I dont think it is a good idea to start out with 223Rem :-) You want an old airgun with a weak spring - pellet flying at something like 100 meters/sec. = much cheaper in ammo when you need a lot of testshots :-)

    Please share your pictures on the PAD :-)
    Post edited by henrik1963 on
  • heartyfisherheartyfisher Posts: 3,172Member
    I always wanted to try something like this sound trigger.... http://www.cognisys-inc.com/HowTo/sound_act.php?osCsid=e59860ff10dbe4699e47fb032957546f
    Moments of Light - D610 D7K S5pro 70-200f4 18-200 150f2.8 12-24 18-70 35-70f2.8 : C&C very welcome!
    Being a photographer is a lot like being a Christian: Some people look at you funny but do not see the amazing beauty all around them - heartyfisher.

  • spraynprayspraynpray Posts: 6,085Moderator
    If the stoopid @ssh**e politicians hadn't taken our pistols, I'd use a wheel gun and really tame reloads to get the shot.
    Always learning.
  • tcole1983tcole1983 Posts: 981Member
    Probably have better luck setting up something to fire them with air. A small diameter PVC or something and compressed air. Shot at a lower speed it might be possible, but still a challenge with anything moving.
    D5200, D5000, S31, 18-55 VR, 17-55 F2.8, 35 F1.8G, 105 F2.8 VR, 300 F4 AF-S (Previously owned 18-200 VRI, Tokina 12-24 F4 II)
  • Golf007sdGolf007sd Posts: 2,840Moderator
    If the stoopid @ssh**e politicians hadn't taken our pistols, I'd use a wheel gun and really tame reloads to get the shot.
    +1

    D4 & D7000 | Nikon Holy Trinity Set + 105 2.8 Mico + 200 F2 VR II | 300 2.8G VR II, 10.5 Fish-eye, 24 & 50 1.4G, 35 & 85 1.8G, 18-200 3.5-5.6 VR I SB-400 & 700 | TC 1.4E III, 1.7 & 2.0E III, 1.7 | Sigma 35 & 50 1.4 DG HSM | RRS Ballhead & Tripods Gear | Gitzo Monopod | Lowepro Gear | HDR via Promote Control System |
  • spraynprayspraynpray Posts: 6,085Moderator
    Probably have better luck setting up something to fire them with air. A small diameter PVC or something and compressed air. Shot at a lower speed it might be possible, but still a challenge with anything moving.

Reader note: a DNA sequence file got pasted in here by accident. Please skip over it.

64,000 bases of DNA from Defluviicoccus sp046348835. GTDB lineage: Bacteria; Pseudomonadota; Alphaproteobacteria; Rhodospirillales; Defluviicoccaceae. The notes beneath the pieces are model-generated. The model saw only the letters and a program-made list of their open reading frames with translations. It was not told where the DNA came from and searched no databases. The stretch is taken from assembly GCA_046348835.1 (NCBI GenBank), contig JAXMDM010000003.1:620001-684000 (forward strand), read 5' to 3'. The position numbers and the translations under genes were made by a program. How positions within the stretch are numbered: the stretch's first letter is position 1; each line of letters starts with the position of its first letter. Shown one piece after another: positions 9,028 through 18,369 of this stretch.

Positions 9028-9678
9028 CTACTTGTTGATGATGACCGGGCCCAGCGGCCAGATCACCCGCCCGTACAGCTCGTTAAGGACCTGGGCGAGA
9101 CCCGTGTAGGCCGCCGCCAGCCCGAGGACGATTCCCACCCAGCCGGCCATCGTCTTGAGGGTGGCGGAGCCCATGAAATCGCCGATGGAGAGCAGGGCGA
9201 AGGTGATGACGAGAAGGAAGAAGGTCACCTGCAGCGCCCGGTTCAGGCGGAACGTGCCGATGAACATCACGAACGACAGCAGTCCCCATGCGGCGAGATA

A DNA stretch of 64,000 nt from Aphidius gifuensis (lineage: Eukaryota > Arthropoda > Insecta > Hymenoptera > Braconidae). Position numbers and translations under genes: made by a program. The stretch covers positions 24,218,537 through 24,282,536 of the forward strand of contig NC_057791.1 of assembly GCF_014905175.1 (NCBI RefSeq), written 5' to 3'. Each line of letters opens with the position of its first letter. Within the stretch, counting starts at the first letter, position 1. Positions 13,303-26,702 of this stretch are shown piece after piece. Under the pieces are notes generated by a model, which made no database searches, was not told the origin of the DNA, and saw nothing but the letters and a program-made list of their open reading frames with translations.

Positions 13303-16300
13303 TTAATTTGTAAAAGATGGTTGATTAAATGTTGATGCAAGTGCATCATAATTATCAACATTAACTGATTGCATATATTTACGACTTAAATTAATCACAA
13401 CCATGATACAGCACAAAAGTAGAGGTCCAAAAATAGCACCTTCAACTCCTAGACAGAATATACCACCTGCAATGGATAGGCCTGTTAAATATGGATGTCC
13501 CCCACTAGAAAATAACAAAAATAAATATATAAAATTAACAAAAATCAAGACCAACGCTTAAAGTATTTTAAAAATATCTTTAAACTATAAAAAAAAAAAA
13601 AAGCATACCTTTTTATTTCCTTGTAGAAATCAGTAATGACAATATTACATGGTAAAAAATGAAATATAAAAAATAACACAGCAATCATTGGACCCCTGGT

What? No smoke and flames? Where's the fun in that! :P
    Always learning.
  • Bokeh_HunterBokeh_Hunter Posts: 234Member
    @henrik1963 - you might be correct with the speed. That would be like 1/100,000s strobe flash to capture it. Maybe even higher like 1/300,000. Whatever it may be, I think the fun would wear out real fast.

    I was thinking the same as tcole1983 - spring loaded mechanism or air powered to send the bullet would probably be the best way.

    I got to talk to one of the top commercial photoshop editors in the area this weekend and it just reminded me that 99% of the "amazing" commercial shots you see are 100% pieced together in photoshop. Fake rain, all parts of a car are photographed separately, movement (showed motion) is either done by hand or is photographed in a very controlled environment. He is a gifted artist that truly can do anything in photoshop.

    Too many times people who haven't had exposure to someone in that industry segment, believe that these "unbelievable" images are actually captured in the camera. They never were. They are just a bunch of separate images put together.
    •Formerly TTJ•
  • SymphoticSymphotic Posts: 641Member
    I used to work with a colleague who worked for Edgerton, but he has long since retired. They had a shutter that worked by electronically changing the polarization of two filters. It was blinking fast. Overkill for stopping bullets, but with enough light, it would do it.
    Jack Roberts
    "Discovery consists in seeing what everyone else has seen and thinking what nobody else has thought"--Albert Szent-Gyorgy
  • henrik1963henrik1963 Posts: 559Member
    @Boheh_Hunter: You might well be right about commercial shots beeing 99% photoshop.

    One the one hand I can clearly see the benefit of working on my pictures in LR - they do get a lot better. And I am looking forward to start working in photoshop to get even better results.

    On the other hand when I look at old pictures taken with film I can clearly see what a skilled person can do with a camera.

    Sometimes it is just rewarding to solve a problem that prevents you from doing something in camera.

    In this case it might be possible to shoot a picture of say an exploding water mellon and photoshop a bullet in after the fact - but it will somehow not be as rewarding :-) Maybe I am just getting old :-)
  • tcole1983tcole1983 Posts: 981Member